The articles we publish in this issue of Renewable Matter on the problem of carrier bags help look at the link between environmental and social issues with a fresh pair of eyes.

The association between carrier bags and racial prejudices may seem far-fetched. But the technological frontiers of compostable plastic are very advanced and could lead us to think that the tools of environmental protection are a prerogative of the richer countries: ecology as a barrier between the North and South shores of the Mediterranean. But the efforts made by many African countries to get rid of the damage produced by an incorrect use of plastic show that the sustainability path is shared in very different contexts. Not necessarily is there a before and after, an industrial growth causing damage which is dealt with at a later stage. Human evolution, like the natural one, moves forward in leaps. Difficult contexts stimulate new ideas which, for example, can lead from backwardness to off-grid, bypassing traditional infrastructure.

In the case of plastic, the Rwanda lesson, as well as that of other African and Asian countries, told in this issue, offers food for thought. “In 2002, Bangladesh became the first country in the world to ban plastic carrier bags, which had clogged the sewage system and contributed to the formation of disastrous floodings. Other nations, including many African ones, did the same. According to the Earth Policy Institute in Washington D.C. (2013 data), 19 countries of the continent have partially or totally banned carrier bags, targeting thinner ones, more easily blown away by the wind,” Jonathan W. Rosen writes, explaining that motivations are real: in Mauritania, 70% of the sheep and cows’ deaths is due to ingestion of carrier bags. And Roberto Giovannini, in his report, talks about a reduction in the use of plastic in Kenya, Southafrica, Senegal, Botswana, Gambia, Guinea-Bissau, Mali, Gabon, Ethiopia, Malawi, Ivory Coast, Mauritania, Uganda and Cameroon.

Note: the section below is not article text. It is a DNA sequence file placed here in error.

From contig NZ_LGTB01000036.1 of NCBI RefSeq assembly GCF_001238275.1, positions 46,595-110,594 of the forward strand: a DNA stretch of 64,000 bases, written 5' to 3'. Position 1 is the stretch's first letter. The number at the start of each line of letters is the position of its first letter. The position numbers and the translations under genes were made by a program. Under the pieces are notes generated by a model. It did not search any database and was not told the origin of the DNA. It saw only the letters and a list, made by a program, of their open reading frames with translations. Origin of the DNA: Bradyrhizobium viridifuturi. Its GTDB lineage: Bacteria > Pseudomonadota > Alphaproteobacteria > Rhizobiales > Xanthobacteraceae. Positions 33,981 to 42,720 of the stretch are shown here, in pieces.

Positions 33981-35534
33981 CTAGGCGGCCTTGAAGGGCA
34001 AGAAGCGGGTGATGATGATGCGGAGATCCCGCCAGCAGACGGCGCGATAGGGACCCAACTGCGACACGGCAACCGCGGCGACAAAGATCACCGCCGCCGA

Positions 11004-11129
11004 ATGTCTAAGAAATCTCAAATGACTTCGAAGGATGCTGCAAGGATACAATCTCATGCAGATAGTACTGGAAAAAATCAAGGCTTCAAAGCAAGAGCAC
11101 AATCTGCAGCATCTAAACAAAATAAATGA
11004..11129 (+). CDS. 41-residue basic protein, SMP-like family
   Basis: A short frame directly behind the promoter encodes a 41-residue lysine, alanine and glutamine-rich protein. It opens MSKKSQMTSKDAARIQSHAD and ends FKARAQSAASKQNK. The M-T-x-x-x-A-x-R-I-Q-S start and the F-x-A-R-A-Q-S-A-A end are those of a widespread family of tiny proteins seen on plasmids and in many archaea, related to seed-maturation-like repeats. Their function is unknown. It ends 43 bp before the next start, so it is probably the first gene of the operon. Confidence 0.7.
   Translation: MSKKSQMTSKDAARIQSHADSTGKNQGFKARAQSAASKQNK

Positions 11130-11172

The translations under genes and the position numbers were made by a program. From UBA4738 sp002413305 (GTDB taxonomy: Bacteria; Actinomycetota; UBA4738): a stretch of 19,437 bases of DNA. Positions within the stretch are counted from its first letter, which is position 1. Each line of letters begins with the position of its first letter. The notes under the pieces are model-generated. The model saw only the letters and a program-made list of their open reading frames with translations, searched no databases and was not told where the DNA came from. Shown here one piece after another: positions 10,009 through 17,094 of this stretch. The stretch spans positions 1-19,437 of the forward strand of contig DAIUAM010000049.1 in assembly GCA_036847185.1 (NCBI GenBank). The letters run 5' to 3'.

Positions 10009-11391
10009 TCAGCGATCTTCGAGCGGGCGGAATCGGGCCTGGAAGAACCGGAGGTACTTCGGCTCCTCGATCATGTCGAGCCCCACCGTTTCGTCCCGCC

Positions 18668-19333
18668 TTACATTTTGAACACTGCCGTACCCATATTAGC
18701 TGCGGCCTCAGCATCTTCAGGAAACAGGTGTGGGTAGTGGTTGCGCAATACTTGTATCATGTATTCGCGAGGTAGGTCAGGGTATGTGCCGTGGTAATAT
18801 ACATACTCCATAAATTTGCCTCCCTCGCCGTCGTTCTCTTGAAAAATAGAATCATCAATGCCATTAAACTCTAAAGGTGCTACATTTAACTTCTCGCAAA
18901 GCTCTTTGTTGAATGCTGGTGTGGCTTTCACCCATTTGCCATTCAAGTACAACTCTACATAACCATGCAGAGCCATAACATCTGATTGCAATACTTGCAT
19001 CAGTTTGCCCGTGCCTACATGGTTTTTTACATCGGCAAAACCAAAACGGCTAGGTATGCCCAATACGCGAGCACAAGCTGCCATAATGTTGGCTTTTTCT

In Southern Italy too, the fight for the environment and legality is harsh. It is the subject of Fortunato Ferrino’s spot, the actor interpreting the role of the mafia boss Pietro Savastano in the TV series Gomorra. He is the testimonial of the #UnSaccoGiusto campaign, promoted by Legambiente to fight the new ecomafia business: fake biodegradable carrier bags. Almost half of the carrier bags around is illegal. That means 40,000 tonnes of fake plastic, a loss for the legal supply chain of compostable carrier bags of €160 million, with 30 million in tax evasion. On top of that, there is the environmental damage: an increase of waste management cost amounting to €50 million. We are talking about an illegal supply chain stealing a turnover from the healthy economy, it also takes away resources from the inland revenue and damages the environment.

Again, an alternative is possible, as shown by the creation of Coop Ventuno in Castel Volturno in Terra dei Fuochi (“Land of Fire”). It is a cooperative committed to the production of biodegradable carrier bags and objects made with materials from separate waste collection. Massimo Noviello and Gennaro Del Prete are the co-founders, the sons of two protagonists of the fight against gangs: Federico del Prete was a trade unionists of peddlers killed because he had reported the racket of illegal carrier bags. Domenico Noviello was an entrespreneur killed for turning in some emissaries of the Casalesi clan. “Freeing the market from illegal carrier bags means opening it to producers of compostable bioplastics, with an increase of investments in the field that would guarantee new clean employment,” explain the founders of the cooperative. The two million views of the spot in three weeks, that reached an audience of over 6 million people, show that when there is collaboration across the board success is bound to be achieved. 




Cooperativa Ventuno,